If Deng had invaded Hong Kong, or simply turned off its water, he would have made China a pariah in the West, weakened his hand with the Soviets and aborted China’s gestating era of economic transformation. Yet Britain blinked rather than call his bluff, like the rest of the West since.
It’s hard to imagine today that Beijing could have ever intended to honour the Sino-British Joint Declaration. There’s no way they could ever turn on democracy in Hong Kong because there is no way they would be able to turn it off in 2047. Imagine: decades of democracy, books, media, speech – freedom – all gone one day without a peep? Not likely. Beijing was never going to put itself in that position.
|Deng Xiaoping (left) and British prime minister Margaret
Thatcher talk in the Great Hall of the People in Beijing in
1982. Photo: AFP
But if the democracy waffle weren’t proof enough that Beijing will do as it wishes with Hong Kong, the saga of the booksellers punctuates the fruitlessness of hoping for the best. The bookseller story could have turned out just the opposite. If mainland authorities had sent the booksellers home and made a statement that taking them was wrong, the guys who did it will be reprimanded, it won’t happen again, and the mainland respects Hong Kong’s rights, they could have scored a major propaganda victory. But they didn’t. And the story just keeps growing stranger, as if someone in Beijing were having fun concocting events that will generate the biggest laugh at a humiliated West. A smiling Lee Po, reassuring all that he is fine and, by the way, renouncing his British passport. Gui Minhai, sneaking into China from a Pattaya condo to report to prison for an old drink-driving offence. Sure. Then Lee and two of the others slipping back into Hong Kong just to tell the police they’re not missing before returning to the mainland.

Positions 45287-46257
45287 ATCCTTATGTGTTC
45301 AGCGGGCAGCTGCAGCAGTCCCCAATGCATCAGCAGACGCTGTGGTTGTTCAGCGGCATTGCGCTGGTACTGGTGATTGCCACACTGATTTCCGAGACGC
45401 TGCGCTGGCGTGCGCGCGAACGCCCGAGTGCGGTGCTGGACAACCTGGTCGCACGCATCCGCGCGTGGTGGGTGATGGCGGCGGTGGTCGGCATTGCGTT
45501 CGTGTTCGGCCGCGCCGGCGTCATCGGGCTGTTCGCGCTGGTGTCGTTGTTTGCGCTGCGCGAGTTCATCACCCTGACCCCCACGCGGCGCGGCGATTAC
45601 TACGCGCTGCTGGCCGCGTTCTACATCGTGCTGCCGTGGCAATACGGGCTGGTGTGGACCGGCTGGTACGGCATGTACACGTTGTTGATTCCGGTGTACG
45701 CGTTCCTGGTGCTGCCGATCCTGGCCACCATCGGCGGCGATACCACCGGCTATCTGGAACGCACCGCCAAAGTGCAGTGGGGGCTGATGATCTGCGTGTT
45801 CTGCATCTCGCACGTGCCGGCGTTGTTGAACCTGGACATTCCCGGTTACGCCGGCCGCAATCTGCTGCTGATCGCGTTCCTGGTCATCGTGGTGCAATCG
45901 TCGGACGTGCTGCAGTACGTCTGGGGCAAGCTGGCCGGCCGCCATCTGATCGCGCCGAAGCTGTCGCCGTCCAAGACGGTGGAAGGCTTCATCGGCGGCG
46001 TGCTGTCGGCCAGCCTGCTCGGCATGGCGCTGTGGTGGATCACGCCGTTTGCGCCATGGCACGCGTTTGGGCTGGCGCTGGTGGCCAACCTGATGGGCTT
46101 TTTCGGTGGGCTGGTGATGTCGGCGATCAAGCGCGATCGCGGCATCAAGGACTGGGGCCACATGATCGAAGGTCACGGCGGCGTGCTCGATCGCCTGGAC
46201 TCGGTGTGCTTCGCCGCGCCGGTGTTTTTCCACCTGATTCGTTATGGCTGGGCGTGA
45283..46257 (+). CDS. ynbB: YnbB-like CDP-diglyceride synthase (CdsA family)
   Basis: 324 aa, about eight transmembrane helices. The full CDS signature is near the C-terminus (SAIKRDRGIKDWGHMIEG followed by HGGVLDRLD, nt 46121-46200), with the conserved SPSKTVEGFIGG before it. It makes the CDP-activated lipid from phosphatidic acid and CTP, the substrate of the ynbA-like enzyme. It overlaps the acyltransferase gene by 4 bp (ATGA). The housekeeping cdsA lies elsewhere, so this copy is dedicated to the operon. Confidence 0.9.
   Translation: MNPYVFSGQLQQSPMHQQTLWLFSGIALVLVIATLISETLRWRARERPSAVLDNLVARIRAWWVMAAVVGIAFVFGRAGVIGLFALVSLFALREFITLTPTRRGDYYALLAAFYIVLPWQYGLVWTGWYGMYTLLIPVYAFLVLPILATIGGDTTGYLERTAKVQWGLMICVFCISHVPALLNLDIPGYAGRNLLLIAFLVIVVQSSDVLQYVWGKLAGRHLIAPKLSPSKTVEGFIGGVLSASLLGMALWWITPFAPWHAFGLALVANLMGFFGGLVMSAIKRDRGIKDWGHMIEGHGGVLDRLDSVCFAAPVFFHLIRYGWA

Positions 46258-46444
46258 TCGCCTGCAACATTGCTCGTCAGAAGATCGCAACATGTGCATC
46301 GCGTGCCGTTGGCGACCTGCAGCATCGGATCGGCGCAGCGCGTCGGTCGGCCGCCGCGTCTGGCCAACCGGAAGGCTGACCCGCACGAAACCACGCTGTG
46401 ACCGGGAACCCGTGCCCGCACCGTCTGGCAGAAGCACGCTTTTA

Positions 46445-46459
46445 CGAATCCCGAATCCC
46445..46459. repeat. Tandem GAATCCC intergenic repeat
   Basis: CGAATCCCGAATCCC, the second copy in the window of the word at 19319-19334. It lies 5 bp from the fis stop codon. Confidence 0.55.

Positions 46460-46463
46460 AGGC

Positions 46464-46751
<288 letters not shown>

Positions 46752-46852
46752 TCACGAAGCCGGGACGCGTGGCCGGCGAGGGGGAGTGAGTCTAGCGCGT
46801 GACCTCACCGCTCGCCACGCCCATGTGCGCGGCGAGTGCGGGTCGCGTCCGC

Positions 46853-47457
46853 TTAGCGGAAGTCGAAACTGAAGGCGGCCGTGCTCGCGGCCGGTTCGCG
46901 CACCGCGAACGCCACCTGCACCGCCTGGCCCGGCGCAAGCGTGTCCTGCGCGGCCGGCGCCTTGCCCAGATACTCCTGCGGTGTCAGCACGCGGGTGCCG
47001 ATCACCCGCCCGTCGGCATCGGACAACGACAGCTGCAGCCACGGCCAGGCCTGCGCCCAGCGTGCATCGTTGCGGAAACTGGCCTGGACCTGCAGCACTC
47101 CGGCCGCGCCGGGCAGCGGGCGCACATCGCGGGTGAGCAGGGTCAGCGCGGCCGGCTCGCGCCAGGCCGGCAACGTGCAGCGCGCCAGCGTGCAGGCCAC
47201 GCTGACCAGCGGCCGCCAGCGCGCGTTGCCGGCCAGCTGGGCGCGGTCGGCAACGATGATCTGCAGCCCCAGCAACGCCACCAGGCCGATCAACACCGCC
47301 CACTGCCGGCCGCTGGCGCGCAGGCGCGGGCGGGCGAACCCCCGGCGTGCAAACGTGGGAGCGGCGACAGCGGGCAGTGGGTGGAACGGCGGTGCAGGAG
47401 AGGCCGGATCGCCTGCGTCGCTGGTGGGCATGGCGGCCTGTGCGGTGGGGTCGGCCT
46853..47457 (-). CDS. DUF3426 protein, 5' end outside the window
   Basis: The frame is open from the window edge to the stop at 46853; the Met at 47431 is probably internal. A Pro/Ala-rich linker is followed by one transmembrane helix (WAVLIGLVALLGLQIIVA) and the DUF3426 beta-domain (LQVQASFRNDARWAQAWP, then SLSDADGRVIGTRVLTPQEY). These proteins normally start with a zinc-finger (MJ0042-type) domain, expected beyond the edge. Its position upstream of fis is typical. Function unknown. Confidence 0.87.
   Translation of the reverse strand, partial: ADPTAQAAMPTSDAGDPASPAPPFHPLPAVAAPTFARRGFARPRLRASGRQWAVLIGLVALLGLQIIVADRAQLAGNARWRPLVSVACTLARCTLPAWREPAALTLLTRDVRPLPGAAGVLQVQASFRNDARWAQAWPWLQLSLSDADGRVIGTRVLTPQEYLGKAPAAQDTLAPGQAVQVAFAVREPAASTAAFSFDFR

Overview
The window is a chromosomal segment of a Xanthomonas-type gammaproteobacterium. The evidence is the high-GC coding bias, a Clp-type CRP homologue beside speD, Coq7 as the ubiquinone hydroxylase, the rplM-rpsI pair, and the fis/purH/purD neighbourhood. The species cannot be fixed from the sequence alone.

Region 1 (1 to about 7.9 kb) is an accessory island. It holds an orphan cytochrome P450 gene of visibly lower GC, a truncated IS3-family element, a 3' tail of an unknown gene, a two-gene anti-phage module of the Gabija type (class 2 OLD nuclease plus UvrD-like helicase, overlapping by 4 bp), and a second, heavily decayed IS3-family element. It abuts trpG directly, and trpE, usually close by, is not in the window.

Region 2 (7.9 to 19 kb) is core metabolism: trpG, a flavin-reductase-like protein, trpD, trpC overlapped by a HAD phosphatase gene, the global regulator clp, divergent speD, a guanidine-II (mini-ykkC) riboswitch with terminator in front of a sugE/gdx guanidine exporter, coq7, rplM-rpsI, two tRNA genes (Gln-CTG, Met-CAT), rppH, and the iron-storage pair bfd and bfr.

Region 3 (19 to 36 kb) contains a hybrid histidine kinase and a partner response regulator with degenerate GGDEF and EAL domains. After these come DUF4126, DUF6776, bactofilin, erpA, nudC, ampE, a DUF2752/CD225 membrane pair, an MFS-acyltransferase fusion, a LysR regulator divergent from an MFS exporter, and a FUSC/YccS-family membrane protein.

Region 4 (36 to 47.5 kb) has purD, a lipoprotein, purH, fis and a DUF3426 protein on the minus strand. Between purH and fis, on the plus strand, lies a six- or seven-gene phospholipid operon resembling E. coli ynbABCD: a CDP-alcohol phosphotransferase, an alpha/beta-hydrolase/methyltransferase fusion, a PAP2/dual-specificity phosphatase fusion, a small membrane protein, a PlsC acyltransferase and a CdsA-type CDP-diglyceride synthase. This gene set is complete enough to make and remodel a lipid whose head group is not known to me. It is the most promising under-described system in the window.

I don’t know about you, but if I were under arrest on the mainland and got one foot over the border, I’d make like Usain Bolt for the nearest US embassy and try out my story on the receptionist.
But five booksellers are easy to ignore, even the two with Western passports, especially, as in Britain’s case, when government plans to fix an ailing economy include investment from new BFF China. Less easy to ignore, and coming to a refugee camp near you, will be the tens of thousands of Hongkongers who don’t want to live under Beijing’s oppression after 2047 and want to get out before mainland agents start taking names, or worse.
The US should extend its hand to Hongkongers
|Bookstore owner Lee Po during his return to Hong Kong.
Photo: Edward Wong
The US should extend its hand to these Hongkongers. This will annoy Beijing, but who cares? The Communist Party’s propaganda machine is already in overdrive on Donald Trump, calling him a racist, among other things. He could confound them, and many of his detractors at home, by announcing he’ll make a path to US citizenship, now, for pre-handover Hongkongers who want to emigrate. Hillary Clinton could announce the same and begin to wind back the human rights sell-out in which her husband participated. Bernie Sanders needs no announcement – he’s the type who will let the persecuted bunk in his living room if they need temporary accommodation.
As for the rest of the relationship with Beijing, the only thing more fatuous than hoping Beijing would change a generation ago is hoping it will now. In 20 years in Asia, I’ve never heard as much talk about rethinking China as I do today. It’s overdue. Though China needs all the economic help it can get, Beijing isn’t interested in playing by the West’s rules, despite those rules lifting hundreds of millions of Chinese out of poverty. That’s their choice. The West’s choice is to snap out of the combination of naivety, wilful ignorance and short-term greed called engagement, or continue the appeasement, giving wings to the tiger. And we all know where appeasement leads.
Robert Boxwell is director of the consultancy Opera Advisors